Rapid antigen tests, often abbreviated ‘RAT’, are generally taken with a front of nose swab and detect the presence of specific proteins on the outer portion of the virus, such as the spike protein.
This is different from the RT-PCR (Reverse Transcription Polymerase Chain Reaction) test currently widely used in New Zealand which detects genetic material called RNA. Samples used for RT-PCR tests are collected with nasopharyngeal swabs, a combination oral and nasal swab (oropharyngeal anterior nares), or saliva.
RATs require a higher quantity of the virus to be present in the sample than other COVID‑19 testing methods. As a result, RATs are less sensitive at detecting cases, especially in asymptomatic people or people who are early in their infectious period. A positive result in any RAT requires a confirmation test by RT-PCR swab undertaken by a healthcare professional.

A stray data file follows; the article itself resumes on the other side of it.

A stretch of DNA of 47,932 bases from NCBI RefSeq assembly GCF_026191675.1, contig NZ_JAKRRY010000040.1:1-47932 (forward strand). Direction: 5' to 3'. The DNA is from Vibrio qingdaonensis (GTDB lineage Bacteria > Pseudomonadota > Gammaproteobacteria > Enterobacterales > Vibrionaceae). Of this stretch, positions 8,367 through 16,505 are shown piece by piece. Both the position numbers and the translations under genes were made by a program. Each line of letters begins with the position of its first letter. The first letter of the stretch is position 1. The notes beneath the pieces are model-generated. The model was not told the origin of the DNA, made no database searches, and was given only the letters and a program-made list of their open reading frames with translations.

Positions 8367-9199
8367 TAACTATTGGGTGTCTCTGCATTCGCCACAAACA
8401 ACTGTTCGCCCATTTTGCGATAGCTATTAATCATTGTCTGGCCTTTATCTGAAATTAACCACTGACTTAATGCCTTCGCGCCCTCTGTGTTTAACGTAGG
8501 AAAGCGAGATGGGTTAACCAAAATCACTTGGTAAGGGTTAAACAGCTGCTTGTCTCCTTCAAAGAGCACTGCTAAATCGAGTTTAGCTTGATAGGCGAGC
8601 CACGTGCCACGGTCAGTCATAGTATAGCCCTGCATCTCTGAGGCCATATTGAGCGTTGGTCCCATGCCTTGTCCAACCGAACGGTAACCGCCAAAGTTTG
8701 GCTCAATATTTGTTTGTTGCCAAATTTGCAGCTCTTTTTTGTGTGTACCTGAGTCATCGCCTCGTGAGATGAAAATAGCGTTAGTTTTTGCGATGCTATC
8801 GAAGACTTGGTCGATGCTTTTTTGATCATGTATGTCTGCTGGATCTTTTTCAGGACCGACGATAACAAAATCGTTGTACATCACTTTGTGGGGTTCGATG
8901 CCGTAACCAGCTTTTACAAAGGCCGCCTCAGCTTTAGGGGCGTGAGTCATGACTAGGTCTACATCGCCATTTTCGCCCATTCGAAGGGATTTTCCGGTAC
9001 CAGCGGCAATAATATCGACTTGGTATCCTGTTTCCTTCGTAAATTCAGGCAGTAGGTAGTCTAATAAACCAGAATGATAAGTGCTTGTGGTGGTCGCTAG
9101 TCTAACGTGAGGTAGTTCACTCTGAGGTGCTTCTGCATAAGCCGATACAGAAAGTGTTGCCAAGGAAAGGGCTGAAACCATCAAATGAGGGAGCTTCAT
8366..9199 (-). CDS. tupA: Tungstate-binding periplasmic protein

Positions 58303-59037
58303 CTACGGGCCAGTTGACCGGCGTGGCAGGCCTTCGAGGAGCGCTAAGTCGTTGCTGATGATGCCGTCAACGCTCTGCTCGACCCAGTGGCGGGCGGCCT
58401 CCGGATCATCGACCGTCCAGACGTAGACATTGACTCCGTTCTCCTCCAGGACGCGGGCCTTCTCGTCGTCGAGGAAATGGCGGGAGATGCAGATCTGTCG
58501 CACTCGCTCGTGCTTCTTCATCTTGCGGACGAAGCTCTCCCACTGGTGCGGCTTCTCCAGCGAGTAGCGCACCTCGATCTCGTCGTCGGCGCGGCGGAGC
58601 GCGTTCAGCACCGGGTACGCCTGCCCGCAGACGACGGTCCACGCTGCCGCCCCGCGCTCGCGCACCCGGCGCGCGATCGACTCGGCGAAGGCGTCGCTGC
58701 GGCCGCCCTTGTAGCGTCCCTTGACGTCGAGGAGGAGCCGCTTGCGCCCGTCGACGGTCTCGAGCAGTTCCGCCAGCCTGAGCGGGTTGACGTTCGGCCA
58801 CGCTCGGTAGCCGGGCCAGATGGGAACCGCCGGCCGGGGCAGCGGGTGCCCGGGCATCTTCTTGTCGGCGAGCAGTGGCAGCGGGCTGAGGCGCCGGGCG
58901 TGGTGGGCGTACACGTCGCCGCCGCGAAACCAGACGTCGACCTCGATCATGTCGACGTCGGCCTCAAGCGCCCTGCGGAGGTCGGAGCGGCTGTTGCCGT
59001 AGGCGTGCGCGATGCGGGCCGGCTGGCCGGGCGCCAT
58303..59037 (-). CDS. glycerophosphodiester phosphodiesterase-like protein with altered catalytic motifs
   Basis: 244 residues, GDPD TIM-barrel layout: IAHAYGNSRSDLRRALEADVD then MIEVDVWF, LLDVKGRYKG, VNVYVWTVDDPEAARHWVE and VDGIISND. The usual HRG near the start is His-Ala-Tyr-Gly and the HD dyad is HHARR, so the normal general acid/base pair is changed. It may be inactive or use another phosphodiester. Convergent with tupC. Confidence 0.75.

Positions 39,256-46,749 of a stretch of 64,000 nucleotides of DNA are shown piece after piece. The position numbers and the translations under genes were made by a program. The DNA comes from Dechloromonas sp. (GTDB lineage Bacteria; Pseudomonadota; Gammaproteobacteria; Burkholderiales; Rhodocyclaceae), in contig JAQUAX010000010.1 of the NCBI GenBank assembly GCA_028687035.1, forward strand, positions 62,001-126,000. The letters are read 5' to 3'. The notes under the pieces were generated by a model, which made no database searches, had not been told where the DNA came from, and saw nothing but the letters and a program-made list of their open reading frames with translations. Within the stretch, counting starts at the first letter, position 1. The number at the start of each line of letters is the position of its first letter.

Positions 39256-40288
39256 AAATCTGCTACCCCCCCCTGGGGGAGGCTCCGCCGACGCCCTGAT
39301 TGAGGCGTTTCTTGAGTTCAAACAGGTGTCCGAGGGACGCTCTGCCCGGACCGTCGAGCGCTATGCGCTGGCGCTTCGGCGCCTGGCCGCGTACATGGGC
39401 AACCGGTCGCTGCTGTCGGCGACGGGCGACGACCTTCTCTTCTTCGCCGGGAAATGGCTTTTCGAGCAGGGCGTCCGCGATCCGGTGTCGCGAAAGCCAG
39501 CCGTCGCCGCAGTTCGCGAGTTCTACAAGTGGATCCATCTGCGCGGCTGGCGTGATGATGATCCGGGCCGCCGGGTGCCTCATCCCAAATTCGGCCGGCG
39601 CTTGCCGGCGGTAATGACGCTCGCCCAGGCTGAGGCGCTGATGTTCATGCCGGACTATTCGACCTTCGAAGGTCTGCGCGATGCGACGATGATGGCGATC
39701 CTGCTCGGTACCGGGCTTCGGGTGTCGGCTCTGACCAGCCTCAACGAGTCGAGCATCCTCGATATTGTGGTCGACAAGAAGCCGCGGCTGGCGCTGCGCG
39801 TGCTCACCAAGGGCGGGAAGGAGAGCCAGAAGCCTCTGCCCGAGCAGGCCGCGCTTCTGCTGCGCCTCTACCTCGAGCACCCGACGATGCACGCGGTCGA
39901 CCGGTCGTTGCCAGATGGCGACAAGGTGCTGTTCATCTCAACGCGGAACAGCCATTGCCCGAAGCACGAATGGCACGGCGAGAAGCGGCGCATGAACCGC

The advantage of RATs is that they give a result quickly (often in less than 15 minutes), which assists with rapid risk assessment and reduces the amount of time a positive individual is active in the community. They are also useful for screening, which is a one-off test such as is required for unvaccinated people aged over 12 years to leave Auckland from 15 December 2021 to 17 January 2022. RATs can be conducted in a laboratory, a health setting, or in the community e.g., at home.
A point of care RAT is one that is performed at or near the place where a specimen is collected and interpreted, ideally under the supervision of a healthcare professional, for example at urgent care clinics, pharmacies and aged residential care facilities.